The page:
Sunday, November 26, 2006

more nonsense knitting, but also the *why* of it





Spring Flowers in the Winter




Yarn: Lamb's Pride Worsted, M-162 Mulberry, M-173 Wild Violet, M-120 Limeade, m-155 Lemon Drop
Needles: Clover Bamboo US#8's/5.0mm, dpns
Pattern: Spring Flowers, by SaartjeKnits
Modifications: larger versions of the original pattern
Finished Measurements: 13" and 11"
Started & Finished: Flower#1 11/24/06, #2 11/26/06
Notes:

Alrighty. It's officially a phase.
A period.
Whatever.
Here we are, 3 mini-pumpkins, 5 catnip mice, 2 felted cat-toys, 1 new stuffed toy friend, 1 gnome, 2 flowers, a few warshrags and hallowigs later... and I think I finally understand what's going on with me and my knitting over here.

Yes, knitting these little ditties has something to do with immediate gratification and creating things that are adorably non-functional; things just meant to bring smiles, at a time when I could use a few extra.

But I think this whole nonsense knitting trip is actually a big lesson in my creativity, primarily about my stash and how it either supports or hinders my creativity.

Sometimes I hear or read about the knitters who buy a "sweater's worth" of yarn they enjoy, with no pattern in mind. They are just waiting for the perfect idea to emerge to go with it. I am soooo totally not that kind of yarn-ho. See, I need to be able to justify my purchases (with most items, not just yarn). If I'm going to spend money on something, I need to be able to prove that it will be useful. In terms of buying yarn, that has translated into the edict:
Thou shalt only buy yarn if thou has a dedicated project in mind for it.

Now, I don't think this keeps me from buying less yarn than the person who buys a whole bag of yarn for a to-be-determined project. But what it does do, is this (by comparison):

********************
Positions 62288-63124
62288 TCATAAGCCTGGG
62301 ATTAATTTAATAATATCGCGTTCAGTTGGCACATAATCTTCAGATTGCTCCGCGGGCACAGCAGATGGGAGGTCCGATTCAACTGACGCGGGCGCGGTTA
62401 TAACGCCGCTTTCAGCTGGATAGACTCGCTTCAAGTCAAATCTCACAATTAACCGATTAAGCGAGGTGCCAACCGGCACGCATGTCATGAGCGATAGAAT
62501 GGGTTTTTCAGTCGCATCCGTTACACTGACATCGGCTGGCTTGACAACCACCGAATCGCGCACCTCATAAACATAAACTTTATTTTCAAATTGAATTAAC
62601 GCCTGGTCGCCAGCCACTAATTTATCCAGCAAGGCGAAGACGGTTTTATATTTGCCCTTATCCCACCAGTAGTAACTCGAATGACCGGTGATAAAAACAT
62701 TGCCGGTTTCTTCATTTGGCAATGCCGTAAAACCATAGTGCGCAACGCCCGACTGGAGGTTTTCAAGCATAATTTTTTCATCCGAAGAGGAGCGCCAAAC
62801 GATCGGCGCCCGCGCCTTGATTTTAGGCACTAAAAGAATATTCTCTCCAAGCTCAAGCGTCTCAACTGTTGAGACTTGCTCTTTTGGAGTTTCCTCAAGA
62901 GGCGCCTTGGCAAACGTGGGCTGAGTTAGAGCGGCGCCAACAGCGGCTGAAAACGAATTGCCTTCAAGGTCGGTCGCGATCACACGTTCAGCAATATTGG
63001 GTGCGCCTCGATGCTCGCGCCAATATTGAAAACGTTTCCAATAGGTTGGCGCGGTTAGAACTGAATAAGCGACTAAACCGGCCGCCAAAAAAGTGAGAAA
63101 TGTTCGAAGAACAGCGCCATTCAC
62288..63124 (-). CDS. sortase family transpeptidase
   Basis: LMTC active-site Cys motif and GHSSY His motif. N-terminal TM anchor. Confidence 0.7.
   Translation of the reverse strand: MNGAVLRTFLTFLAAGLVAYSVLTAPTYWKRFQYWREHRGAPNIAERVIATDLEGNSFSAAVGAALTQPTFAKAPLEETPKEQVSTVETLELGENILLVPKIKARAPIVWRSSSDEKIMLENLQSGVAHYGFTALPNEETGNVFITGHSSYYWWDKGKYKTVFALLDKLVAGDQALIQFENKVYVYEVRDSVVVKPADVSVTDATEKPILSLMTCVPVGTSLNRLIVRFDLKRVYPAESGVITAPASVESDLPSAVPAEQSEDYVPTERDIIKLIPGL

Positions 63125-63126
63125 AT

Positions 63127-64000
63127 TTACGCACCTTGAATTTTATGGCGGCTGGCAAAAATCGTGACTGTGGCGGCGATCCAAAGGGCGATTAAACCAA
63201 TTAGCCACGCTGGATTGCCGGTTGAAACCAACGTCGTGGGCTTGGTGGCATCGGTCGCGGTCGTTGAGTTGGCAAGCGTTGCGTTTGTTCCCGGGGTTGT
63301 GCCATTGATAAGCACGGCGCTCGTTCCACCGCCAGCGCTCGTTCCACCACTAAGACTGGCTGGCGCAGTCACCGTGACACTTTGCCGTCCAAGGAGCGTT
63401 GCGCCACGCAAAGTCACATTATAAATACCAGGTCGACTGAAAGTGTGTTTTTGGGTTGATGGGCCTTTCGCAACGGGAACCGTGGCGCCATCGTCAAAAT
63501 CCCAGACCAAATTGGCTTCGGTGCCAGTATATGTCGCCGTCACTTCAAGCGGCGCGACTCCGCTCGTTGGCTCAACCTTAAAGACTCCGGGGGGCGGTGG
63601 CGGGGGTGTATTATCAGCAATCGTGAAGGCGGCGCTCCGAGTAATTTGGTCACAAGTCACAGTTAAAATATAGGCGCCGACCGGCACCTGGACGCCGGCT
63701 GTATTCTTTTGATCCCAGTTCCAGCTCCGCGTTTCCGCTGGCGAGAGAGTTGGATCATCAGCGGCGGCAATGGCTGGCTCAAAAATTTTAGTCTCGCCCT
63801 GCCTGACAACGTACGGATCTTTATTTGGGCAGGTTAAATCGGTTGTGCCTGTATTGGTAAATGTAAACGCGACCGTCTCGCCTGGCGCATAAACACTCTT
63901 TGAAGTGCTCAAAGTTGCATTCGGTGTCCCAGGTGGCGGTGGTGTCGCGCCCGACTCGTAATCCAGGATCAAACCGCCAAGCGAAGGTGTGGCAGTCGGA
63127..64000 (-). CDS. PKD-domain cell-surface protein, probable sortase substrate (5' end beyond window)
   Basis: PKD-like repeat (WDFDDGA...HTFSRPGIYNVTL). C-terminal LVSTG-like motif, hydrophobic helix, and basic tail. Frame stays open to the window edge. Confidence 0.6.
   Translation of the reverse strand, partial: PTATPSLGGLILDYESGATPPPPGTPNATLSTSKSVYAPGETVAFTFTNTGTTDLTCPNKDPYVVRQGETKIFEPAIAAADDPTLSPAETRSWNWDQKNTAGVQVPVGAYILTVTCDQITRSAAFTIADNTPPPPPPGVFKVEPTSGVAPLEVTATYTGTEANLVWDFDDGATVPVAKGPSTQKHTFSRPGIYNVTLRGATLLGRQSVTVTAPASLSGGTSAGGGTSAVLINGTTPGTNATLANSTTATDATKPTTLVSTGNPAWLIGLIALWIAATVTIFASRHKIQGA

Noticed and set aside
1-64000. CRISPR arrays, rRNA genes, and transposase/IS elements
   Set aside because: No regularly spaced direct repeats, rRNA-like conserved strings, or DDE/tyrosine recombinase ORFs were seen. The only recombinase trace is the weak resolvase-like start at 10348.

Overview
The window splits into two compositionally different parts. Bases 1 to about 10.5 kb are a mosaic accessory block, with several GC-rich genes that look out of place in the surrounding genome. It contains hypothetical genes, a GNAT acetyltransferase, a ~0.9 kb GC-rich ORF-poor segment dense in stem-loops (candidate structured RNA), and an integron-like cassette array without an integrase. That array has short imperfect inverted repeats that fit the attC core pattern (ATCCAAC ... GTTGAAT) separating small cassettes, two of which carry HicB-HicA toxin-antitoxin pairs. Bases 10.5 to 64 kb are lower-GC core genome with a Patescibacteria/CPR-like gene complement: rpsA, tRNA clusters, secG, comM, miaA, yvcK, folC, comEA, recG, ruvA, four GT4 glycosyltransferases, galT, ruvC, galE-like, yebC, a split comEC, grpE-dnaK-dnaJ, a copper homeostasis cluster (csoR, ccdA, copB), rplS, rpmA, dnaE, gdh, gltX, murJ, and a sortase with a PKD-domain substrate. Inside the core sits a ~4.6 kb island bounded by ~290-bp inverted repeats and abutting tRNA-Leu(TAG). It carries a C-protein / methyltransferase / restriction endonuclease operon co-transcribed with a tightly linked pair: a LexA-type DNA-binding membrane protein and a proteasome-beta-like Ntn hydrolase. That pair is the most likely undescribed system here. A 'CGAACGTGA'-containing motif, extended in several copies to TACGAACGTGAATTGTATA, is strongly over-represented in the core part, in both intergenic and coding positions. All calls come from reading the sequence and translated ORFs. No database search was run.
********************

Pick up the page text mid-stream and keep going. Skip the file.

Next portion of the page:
The Bag-For-A-Sweater person goes home, puts their stash in a basket, admires it, occasionally fondles it , and sees inspiration waiting to happen. This person has a basket full of possibilities.
I come home, put my stash in a basket, admire it and fondle it, but instead of inspiration flowing, I see all the things I intend to do that I will never be able to get done. I see a basket of failure, covered with a cloud of fear for lack of time.

And I'm ready to start looking at my stash and my craft differently. What's kicked me into gear is knitting silly little useless things (which most certainly can no longer be deemed useless if they are making my brain explode this way).

It started with making little things made out of left-sock yarns: cat toys, watch bands. See, those were left-overs from other projects, and not dedicated to something, so I could just see a pattern, get a bug up my arse to whip it up quick, and blammo...done.

But it was the Lamb's Pride Worsted that really did it. I bought several colors to make some Jess Hutch toys. Being that I have no faith in my own color sensibilities, I copied her colors exactly. And was left with a ton of leftovers, and a big love for this yarn. I just adore knitting with it. So I went out and bought a few more colors with no specific project in mind (*gasp!*) to add to my collection. Just colors that I like. I thought I'd try making a few more of her toys, but get brave about my own colors.

(this whole discussion strikes me as interesting, because I have absolutely no problem whatsoever pulling a dance movement out of my "dance stash" and making my own finished item using that medium)

Anyhow, I've now been tripping through the internet running into patterns for little silly things, and I can just go to my stash o'LambsPride and make them. I know that technically, I'm just using up odd and ends of stash, but really, something big is happening here.



I'm beginning to see my stash as a wide open field of colorful creative possibilites.

I'm still not as far along as trusting my own color choices, nor am I making up my own patterns, but I didn't start choreographing dances for myself right of out the gate, either.
So watch out yarn world. I'm learning.

Ready or not, here I come ;-)

14 comments:

jodi said...

See, and while pulling a yarn out of the stash locker and casting on for something totally out of my head is an everyday occurence for me, the thought of "pulling out a dance move" scares the crap out of me.